Seared scallops, artichoke hearts & Iberian bacon were next. I lo-o-o-o-ve scallops although my husband says he still doesn't see the point.
These were perfect specimens - fat and meaty and seared till caramelised, they went beautifully with the crisp, salty bacon shards.
The croquetas with Serrano ham were less successful. An addition to my list of foods that look like Scotch Eggs, though the coating was good and crunchy, these were too blandly creamy inside with scant sign of the advertised ham.
But hey, we were enjoying ourselves and when I gave one of my share to a compadre, he was more than happy to relieve me of it.
I adored the next dish however. Pan fried red mullet, confit tomato & piquillo peppers - the fish was sweet and succulent, and the bed of tomato and peppers provided a spicy, tangy contrast.
The mullet was so very good, it was well worth the slight effort of picking out the little bones.
The lentil stew with foie gras was similarly glorious.
Unctuous and earthy with fat chunks of goose liver, comfort food at its very best.
Next we had pork cheeks, braised shallots & carrots.
The pork was incredibly tender, but this dish didn't quite gel for me and I thought I could detect an undercurrent of licorice or aniseed which I wasn't very keen on.
The Broken eggs, potatoes, chorizo & garlic prawns was a tortilla-like tower. Each component was juicily delicious, but the flavours fought with each other (there is such a thing as too much umami) and ultimately proved overwhelming - I was unable to eat more than a few mouthfuls.
Fried new potatoes with mojo picón sauce, EPD's take on patatas bravas, also failed to set my soul on fire (I have an aversion to cooked red peppers) and looked a little too much like rhino scrota for my liking.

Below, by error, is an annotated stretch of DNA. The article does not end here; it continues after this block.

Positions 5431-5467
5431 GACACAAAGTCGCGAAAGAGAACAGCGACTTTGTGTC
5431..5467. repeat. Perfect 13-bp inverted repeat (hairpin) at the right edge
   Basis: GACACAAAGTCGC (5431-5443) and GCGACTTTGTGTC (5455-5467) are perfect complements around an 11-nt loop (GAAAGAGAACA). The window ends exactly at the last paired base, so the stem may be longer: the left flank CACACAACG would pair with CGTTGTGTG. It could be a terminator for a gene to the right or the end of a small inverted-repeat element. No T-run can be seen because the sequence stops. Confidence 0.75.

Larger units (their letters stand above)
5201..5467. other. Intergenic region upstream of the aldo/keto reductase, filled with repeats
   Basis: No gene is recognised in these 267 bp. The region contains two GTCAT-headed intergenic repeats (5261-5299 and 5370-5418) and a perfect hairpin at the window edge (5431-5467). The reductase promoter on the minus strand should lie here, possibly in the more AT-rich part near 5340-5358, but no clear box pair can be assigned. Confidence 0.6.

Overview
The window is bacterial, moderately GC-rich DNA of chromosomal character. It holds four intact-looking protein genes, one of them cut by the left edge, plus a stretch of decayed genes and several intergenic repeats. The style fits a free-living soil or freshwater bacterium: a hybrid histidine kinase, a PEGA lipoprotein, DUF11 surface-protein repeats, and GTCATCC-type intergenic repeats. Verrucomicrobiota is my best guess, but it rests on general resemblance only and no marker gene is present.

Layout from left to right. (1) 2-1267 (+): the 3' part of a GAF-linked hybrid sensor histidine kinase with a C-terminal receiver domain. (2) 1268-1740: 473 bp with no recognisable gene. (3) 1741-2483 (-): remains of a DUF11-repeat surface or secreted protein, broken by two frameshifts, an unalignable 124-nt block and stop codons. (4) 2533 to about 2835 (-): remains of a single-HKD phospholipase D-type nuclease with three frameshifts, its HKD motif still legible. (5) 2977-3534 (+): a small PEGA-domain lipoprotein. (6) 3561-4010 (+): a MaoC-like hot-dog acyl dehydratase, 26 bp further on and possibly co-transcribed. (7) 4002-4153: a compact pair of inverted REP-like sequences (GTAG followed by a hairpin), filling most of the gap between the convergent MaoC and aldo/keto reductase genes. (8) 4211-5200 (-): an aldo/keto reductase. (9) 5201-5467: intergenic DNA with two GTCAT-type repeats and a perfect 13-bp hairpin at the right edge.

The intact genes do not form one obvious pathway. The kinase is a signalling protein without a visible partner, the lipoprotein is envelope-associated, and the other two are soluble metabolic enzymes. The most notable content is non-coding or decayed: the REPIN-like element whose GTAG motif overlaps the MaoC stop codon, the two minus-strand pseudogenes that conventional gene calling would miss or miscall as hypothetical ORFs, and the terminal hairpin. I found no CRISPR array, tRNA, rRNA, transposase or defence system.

We were back on a winning streak with the desserts however.
Chocolate trufa, chocolate mousse and saffron toffee was perhaps the most heavenly pud I have ever stuck in my mouth. Intensely chocolatey with a butter-like texture (but not at all cloying), I could have eaten six of these. Six.
The Two textures Crema Catalana was a close second - again Chef Allibhoy employed El Bulli techniques to whip the crema and us into a frothy frenzy.
On any other day, the final dessert Rice pudding with caramazel crispes (ie chocolate Rice Krispies) would have thrilled me, but pitted against the other two, its milky goodness paled in comparison.
And at the end of our orgy of eating, Chef Allibhoy himself came out to see us to talk about his influences. Obviously his training under Ferran Adria played a big part, but Allibhoy was first taught to cook Spanish cuisine by his mother at home in Madrid, and when he was 14 he even took evening classes at a local cookery school as well as undertaking his normal daytime studies.
Affable as well as charismatic with a surprisingly eloquent turn of phrase, he would be TV gold and for this reason I very much hope to see Allibhoy with his own cookery series.
He has already gone far with El Pirata Detapas, but I expect to see Allibhoy go further. You mark my words.
El Pirata Detapas
115 Westbourne Grove
020 7727 5000
The Viewcard costs £29.95 for a year's membership and offers 50% off at over 600 restaurants, pubs and bars - well worth a look in my book.
Thanks to the girls at Sauce Comms